I had to look up 'syntax' to see if it is still in the dictionary.  Did I come from another planet, where they were conscious of syntax and punctuation?
   I would love to know who decided that grammar (including punctuation and syntax) no longer matters.  

Monday, 7 March 2016

"My Mother's Secret"

   My friend Terri, who was born in Poland told me about this book. What an amazing little book!  And it is little- only180 pages with very little print on each page.  And so powerful!
   It is based on a true story of a mother and daughter, Franciszka and Helena Halamajowa who harboured Jews during the Holocaust. Those who risked their lives in this way are called "the Righteous among the nations".  I had not heard that title, but these people certainly need to be remembered in a very special way.

   The woman and daughter in this novel lived in Sokal, Poland in 1942 in a two room house, but they were able to hide a Jewish family of three in a loft above the pigsty, a Jewish doctor and his wife and son in a crudely dug-out cellar, and a defecting German soldier in a 3-foot-high attic. 
   The novel tells the story of the mother and daughter who owned the house, as well as each of those who lived because of their kindness.
  This novel reminded me of the very powerful "Man's Search for Meaning" by Viktor Frankl- a non-fiction account of the holocaust. Click here for my blog on this book.

“The one thing you can’t take away from me is the way I choose to respond to what you do to me. The last of one’s freedoms is to choose one’s attitude in any given circumstance.”  Viktor E. Frankl 

Friday, 4 March 2016

March reading

It's March and I'm delighted!  The pile of books waiting for me looks so inviting!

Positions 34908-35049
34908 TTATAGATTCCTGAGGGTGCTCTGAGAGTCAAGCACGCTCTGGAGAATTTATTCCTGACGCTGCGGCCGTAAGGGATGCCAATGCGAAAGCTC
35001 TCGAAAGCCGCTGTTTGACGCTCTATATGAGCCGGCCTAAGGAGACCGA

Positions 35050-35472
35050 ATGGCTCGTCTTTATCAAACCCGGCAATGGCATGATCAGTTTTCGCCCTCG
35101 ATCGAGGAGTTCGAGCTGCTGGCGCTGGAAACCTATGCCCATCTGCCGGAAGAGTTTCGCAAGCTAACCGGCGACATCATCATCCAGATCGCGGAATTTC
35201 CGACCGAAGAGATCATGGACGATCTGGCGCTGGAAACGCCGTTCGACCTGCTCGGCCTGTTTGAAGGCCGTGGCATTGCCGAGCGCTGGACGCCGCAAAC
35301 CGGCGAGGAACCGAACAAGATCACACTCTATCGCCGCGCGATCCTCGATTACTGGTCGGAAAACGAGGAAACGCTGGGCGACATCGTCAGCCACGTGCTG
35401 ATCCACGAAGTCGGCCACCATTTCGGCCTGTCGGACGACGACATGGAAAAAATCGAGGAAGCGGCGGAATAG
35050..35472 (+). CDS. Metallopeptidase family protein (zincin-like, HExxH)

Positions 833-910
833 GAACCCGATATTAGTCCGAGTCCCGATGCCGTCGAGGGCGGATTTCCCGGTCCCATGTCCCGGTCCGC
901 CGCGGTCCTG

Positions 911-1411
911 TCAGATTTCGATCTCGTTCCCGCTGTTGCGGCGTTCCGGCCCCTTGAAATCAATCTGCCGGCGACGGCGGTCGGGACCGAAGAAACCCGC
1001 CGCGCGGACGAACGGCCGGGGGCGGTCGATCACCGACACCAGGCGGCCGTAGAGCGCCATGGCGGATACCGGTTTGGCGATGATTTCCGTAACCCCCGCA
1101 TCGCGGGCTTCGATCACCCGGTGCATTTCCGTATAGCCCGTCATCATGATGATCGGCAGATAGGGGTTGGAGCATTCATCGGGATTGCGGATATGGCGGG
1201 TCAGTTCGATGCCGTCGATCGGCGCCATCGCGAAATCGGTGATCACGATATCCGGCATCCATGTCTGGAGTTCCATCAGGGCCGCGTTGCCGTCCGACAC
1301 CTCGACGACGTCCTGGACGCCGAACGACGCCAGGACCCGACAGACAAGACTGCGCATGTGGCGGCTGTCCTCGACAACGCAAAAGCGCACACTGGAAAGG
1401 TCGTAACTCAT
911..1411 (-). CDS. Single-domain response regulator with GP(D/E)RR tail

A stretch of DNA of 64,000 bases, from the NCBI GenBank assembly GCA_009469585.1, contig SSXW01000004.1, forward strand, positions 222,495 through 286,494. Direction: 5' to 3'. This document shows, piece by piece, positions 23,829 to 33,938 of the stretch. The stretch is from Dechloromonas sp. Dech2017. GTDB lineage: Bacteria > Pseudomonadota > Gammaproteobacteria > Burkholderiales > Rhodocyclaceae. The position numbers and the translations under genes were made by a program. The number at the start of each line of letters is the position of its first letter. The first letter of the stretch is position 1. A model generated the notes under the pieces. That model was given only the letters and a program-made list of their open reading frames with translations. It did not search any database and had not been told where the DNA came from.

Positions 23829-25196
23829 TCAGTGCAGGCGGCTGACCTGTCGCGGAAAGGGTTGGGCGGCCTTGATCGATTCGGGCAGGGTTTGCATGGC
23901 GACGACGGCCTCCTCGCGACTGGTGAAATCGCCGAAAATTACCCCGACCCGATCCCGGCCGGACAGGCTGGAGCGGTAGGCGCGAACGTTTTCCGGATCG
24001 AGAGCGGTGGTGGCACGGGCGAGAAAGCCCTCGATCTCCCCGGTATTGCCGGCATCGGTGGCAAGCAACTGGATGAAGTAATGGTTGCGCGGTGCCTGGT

1.) "The Illegal" by Lawrence Hill is the last of the Canada Reads for me to read and discuss with friends before the actual 'battle of the books' begins.  I trust this author who delighted me with "The Book of Negros".
2.)"A Man Called Ove" by Fredrik Backman.  Two of my friends have already blogged about it, I had better get busy.  This author fascinates me because he is a 34-year-old Swede who studied comparative religion but dropped out to be a truck driver.
In 2012, he had two books debut on the same day- this book and a non-fiction book called "Things My Son Needs to Know About the World".  The next year another novel was released called "My Grandmother Sent Me to Tell You She's Sorry".  
3.) "The Goldfinch" by Donna Tartt is almost 800 pages of very small print.  I need a deserted island to get this book finished.  But two very smart friends have strongly recommended it. It won a Pulitzer Prize in 2014.  I'm sure it will be a literary delight, but I have a feeling that I will leave this one for last.
4.) "Three Cups of Tea" by Greg Mortenson and David Oliver Relin is our next book club selection and I am committed to lead the discussion this month. I have been researching all the press around this story and can't wait to get started on this controversial novel.
5.) "Rebecca" by Daphne du Maurier is another book club selection for a different book club. Du Maurier lived in Cornwall and when I was in England, we stopped at "The Jamaica Inn" - the title of one of her books.  I bought some of her books there, but only read one at the time.  I wasn't overly impressed, but this is supposed to be her best.  She wrote 37 books, many of which were made into movies or T.V. series. One of her short stories was made into the movie "The Birds" - yes, by Alfred Hitchcock.
My request:
I would love to hear from anyone reading my blog. 
Just click on these red words at the bottom of my entry: No Comment 
If I am lucky, it may say 1 comment or 2 comments.  
Just click on those red words and a box will pop up where you can write a few words and then click on publish.
Thank you!